Robert B. Israel - Convexity In The Theory Of Lattice Gases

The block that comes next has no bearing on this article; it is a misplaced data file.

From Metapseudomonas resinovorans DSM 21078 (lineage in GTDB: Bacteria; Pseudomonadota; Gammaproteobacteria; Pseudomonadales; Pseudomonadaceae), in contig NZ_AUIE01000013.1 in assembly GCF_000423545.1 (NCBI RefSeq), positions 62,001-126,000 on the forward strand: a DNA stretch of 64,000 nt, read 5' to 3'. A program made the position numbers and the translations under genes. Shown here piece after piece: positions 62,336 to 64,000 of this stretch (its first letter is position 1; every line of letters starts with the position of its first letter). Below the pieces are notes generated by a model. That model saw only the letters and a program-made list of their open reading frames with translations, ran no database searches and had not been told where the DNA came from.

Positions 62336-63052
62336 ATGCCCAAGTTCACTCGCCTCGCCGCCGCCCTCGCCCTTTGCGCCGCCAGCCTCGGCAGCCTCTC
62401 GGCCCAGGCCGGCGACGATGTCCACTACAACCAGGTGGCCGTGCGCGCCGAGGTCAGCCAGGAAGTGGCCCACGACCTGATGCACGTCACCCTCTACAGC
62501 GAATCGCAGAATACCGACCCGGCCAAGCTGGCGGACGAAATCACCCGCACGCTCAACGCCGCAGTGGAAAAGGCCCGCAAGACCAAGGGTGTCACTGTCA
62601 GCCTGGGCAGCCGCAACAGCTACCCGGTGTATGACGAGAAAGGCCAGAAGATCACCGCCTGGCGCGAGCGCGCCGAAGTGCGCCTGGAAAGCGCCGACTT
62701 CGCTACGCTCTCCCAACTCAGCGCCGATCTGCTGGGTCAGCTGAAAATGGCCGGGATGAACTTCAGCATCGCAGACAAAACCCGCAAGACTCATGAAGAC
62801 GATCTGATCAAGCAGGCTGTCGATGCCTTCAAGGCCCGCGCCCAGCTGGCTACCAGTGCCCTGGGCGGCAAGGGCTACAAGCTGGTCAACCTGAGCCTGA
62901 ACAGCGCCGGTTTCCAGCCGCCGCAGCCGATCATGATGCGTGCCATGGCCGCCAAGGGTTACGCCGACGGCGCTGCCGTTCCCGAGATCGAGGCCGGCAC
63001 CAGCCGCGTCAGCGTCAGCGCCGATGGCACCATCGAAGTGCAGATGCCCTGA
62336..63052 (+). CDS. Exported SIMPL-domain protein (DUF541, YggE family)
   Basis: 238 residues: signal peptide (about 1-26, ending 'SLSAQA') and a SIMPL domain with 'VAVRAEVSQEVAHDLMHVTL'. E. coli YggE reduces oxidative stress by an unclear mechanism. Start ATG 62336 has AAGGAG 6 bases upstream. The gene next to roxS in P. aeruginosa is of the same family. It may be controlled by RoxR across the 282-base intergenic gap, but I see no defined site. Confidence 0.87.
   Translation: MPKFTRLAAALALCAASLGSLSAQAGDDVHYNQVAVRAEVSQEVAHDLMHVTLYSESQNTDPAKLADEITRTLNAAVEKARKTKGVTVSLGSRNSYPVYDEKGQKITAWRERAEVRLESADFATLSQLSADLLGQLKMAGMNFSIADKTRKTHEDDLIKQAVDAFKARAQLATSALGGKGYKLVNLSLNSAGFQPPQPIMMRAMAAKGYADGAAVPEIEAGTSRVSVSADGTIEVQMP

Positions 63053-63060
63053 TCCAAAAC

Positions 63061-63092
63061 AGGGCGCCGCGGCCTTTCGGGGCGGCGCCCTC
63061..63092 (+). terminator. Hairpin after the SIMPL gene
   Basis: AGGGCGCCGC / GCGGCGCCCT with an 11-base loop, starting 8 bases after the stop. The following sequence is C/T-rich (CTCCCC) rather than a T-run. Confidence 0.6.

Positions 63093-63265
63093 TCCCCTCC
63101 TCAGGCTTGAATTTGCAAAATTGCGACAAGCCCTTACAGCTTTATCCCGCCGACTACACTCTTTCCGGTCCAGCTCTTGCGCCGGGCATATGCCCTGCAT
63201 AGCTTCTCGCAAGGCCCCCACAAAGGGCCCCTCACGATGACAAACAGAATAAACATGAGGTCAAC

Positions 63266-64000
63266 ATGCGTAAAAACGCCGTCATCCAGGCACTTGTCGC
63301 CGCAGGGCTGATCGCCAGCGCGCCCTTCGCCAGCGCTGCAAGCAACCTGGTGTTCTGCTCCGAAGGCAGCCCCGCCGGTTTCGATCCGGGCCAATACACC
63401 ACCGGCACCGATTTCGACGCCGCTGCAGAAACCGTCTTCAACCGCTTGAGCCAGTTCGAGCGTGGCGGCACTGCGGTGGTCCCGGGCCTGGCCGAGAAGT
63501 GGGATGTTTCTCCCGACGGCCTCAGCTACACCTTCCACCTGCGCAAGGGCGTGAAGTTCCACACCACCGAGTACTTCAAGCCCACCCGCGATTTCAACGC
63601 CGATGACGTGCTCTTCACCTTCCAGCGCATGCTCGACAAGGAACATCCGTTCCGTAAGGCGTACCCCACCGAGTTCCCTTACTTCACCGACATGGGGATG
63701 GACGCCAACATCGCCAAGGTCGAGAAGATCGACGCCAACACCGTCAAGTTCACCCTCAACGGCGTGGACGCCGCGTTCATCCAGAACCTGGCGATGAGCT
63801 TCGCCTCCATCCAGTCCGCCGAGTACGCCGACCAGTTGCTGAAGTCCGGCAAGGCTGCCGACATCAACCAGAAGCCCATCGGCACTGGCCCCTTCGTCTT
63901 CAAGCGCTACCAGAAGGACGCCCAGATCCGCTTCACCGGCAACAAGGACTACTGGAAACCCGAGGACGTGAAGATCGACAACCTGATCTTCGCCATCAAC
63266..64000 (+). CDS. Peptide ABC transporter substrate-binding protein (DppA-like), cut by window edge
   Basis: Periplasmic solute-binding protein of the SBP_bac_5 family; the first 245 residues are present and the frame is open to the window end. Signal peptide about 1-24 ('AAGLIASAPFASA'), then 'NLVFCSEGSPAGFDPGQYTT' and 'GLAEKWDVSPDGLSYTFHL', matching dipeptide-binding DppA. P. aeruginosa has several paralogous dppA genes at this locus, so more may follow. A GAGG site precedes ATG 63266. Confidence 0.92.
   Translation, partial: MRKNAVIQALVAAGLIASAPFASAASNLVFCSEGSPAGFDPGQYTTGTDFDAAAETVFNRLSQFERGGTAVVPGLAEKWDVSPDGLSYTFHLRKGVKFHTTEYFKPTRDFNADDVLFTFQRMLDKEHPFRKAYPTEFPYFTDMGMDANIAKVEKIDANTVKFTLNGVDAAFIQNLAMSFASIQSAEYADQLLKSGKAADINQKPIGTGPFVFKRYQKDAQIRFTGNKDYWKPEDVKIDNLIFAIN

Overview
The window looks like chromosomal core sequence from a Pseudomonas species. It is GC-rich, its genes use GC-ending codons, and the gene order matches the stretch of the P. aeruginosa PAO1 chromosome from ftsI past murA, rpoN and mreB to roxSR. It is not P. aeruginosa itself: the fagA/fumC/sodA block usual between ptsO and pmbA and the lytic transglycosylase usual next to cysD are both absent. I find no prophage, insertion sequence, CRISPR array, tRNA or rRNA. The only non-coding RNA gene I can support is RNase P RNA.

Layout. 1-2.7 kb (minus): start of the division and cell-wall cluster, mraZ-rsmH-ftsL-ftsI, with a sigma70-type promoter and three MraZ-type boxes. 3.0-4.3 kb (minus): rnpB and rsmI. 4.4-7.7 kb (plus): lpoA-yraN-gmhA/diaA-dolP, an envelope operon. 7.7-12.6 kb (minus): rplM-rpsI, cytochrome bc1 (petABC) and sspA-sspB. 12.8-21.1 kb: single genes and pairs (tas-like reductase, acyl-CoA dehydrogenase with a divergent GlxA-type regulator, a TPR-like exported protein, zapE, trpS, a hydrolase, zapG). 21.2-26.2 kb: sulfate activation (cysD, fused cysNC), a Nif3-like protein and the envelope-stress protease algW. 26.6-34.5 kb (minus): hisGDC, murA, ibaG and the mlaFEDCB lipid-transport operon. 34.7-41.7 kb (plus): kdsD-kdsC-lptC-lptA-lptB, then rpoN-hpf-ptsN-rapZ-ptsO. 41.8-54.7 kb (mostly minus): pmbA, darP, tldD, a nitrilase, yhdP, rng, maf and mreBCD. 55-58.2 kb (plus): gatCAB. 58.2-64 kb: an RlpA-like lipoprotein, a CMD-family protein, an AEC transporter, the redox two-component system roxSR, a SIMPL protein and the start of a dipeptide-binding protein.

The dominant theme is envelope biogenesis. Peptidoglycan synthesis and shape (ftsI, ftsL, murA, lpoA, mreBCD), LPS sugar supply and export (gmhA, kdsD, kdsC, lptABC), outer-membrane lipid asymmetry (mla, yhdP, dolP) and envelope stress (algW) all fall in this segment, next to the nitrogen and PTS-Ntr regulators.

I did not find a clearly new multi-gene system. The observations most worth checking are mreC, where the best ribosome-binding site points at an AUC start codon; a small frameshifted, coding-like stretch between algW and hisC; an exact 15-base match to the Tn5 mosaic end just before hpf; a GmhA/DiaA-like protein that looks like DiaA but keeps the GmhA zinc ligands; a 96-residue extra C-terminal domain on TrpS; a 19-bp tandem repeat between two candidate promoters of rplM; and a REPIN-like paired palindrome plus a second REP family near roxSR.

In this book, Robert Israel considers classical and quantum lattice systems in terms of equilibrium statistical mechanics. He is especially concerned with the characterization of translation-invariant equilibrium states by a variational principle and the use of convexity in studying these states. Arthur Wightmans Introduction gives a general and historical perspective on convexity in statistical mechanics and thermodynamics. Professor Israel then reviews the general framework of the theory of lattice gases. In addition to presenting new and more direct proofs of some known results, he uses a version of a theorem by Bishop and Phelps to obtain existence results for phase transitions. Furthermore, he shows how the Gibbs Phase Rule and the existence of a wide variety of phase transitions follow from the general framework and the theory of convex functions. While the behavior of some of these phase transitions is very "pathological," others exhibit more "reasonable" behavior. As an example, the author considers the isotropic Heisenberg model. Formulating a version of the Gibbs Phase Rule using Hausdorff dimension, he shows that the finite dimensional subspaces satisfying this phase rule are generic.Originally published in 1979.The Princeton Legacy Library uses the latest print-on-demand technology to again make available previously out-of-print books from the distinguished backlist of Princeton University Press. These paperback editions preserve the original texts of these important books while presenting them in durable paperback editions. The goal of the Princeton Legacy Library is to vastly increase access to the rich scholarly heritage found in the thousands of books published by Princeton University Press since its founding in 1905.